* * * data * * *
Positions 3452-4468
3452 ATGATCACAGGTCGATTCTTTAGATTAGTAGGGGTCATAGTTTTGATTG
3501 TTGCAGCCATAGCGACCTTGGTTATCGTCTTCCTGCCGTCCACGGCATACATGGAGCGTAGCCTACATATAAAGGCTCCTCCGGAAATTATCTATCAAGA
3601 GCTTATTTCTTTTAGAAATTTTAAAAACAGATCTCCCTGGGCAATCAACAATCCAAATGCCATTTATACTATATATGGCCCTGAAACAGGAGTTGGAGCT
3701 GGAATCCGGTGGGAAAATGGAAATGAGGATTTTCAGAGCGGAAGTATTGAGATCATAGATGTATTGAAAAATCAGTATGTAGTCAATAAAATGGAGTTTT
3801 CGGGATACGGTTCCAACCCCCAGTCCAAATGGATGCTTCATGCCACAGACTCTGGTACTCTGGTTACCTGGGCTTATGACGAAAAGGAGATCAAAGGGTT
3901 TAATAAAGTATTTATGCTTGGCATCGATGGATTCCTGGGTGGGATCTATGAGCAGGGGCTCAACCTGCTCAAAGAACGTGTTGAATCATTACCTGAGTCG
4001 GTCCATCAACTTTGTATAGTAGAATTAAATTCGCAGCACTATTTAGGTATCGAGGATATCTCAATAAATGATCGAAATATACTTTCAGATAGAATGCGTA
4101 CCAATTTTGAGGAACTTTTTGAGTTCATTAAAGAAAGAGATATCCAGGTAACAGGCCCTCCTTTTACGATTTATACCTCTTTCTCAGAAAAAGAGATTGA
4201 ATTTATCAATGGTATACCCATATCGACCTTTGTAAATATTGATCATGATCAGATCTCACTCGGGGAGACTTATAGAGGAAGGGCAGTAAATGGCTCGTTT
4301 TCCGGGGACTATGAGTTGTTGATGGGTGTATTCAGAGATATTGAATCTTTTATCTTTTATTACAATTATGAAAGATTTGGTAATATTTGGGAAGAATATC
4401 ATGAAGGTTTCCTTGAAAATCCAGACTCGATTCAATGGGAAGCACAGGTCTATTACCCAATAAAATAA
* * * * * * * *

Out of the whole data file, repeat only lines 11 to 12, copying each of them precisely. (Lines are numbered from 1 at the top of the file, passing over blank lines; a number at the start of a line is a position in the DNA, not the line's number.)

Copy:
4301 TCCGGGGACTATGAGTTGTTGATGGGTGTATTCAGAGATATTGAATCTTTTATCTTTTATTACAATTATGAAAGATTTGGTAATATTTGGGAAGAATATC
4401 ATGAAGGTTTCCTTGAAAATCCAGACTCGATTCAATGGGAAGCACAGGTCTATTACCCAATAAAATAA